Part 2 

Read our Q&A with Greg of California Ski Company, a retail store specializing in ski, backcountry, and touring gear and service based in Berkeley, CA.

Part 3 

Interview with Robert Shattuck, founder of San Francisco Backcountry Skiers (SFBS) Community on Facebook Groups.

 Part 4

Interview with Richard Bothwell, Backcountry Touring Guide and Director of the Outdoor Adventure Club

Part 5 

Interview with Carl Hlavenka, ski patroller with Tahoe Backcountry Ski Patrol and California Winter Search and Rescue Team North

Part 6 

Interview with Shane Robinson Owner & Lead Guide at Graybird Guiding based out of the Pacific Northwest (PNW)

Part 7 

Interview with Mathias Bjoern, Founder of 48 FreeRiders, a backcountry ski, board community based out of Denmark

Backcountry Skiing, Snow-Sports Resources

✔ San Francisco Backcountry Skiers Facebook Group: ‘San Francisco Backcountry Skiers (and Riders) is a resource and inspiration for people in the San Francisco area (and beyond) who are interested in backcountry skiing and riding. SFBS welcomes both experienced and aspiring backcountry skiers and riders.’ Membership type: free, public group. 3.3k members. Visit their FB group page.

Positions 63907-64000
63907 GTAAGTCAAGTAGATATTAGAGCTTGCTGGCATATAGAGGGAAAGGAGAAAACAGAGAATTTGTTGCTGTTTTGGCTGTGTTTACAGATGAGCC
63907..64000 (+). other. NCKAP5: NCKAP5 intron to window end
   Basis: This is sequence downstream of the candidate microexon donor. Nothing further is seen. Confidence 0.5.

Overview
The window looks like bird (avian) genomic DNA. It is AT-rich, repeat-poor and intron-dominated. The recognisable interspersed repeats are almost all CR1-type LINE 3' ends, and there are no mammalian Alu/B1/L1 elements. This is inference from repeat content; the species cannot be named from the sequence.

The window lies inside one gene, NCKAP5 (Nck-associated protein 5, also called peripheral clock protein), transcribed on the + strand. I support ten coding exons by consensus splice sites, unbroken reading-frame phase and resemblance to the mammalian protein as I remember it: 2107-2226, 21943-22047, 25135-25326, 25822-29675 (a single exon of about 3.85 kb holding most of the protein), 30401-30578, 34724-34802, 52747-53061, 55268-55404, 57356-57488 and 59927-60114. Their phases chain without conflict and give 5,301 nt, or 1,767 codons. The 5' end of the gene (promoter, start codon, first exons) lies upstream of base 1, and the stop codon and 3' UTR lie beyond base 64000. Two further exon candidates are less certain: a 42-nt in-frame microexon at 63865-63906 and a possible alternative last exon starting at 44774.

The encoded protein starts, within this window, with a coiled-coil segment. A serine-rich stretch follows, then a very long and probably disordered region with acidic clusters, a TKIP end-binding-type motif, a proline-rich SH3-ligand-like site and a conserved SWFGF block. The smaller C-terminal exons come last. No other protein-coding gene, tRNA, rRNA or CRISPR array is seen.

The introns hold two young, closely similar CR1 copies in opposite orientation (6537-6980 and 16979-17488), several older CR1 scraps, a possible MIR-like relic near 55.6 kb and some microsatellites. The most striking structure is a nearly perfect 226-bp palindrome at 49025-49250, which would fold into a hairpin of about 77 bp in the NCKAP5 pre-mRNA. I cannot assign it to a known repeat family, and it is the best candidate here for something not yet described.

✔ SnowPals.org is a non-traditional snow-sports club for busy Bay Area professionals. Join SF Bay Area professionals to expand your circle of ski and ride buddies (resort based and backcountry), btw, that’s how we came up with our name: Snow (Snow-Sports) + Pals. Membership type: one-time paid membership fee of $20; join SnowPals. Read members’ intros to get an idea who joins. Founded in 1999 by a small group of friends; we are now 8,249 members and growing. Celebrating our 21st year of connecting folks to expand their circle of snow sports activity partners.

Sierra Avalanche Center’s education resources where you can get the backcountry safety education and hands on training

Lake Tahoe Backcountry Ski Topographic Maps and Guidebook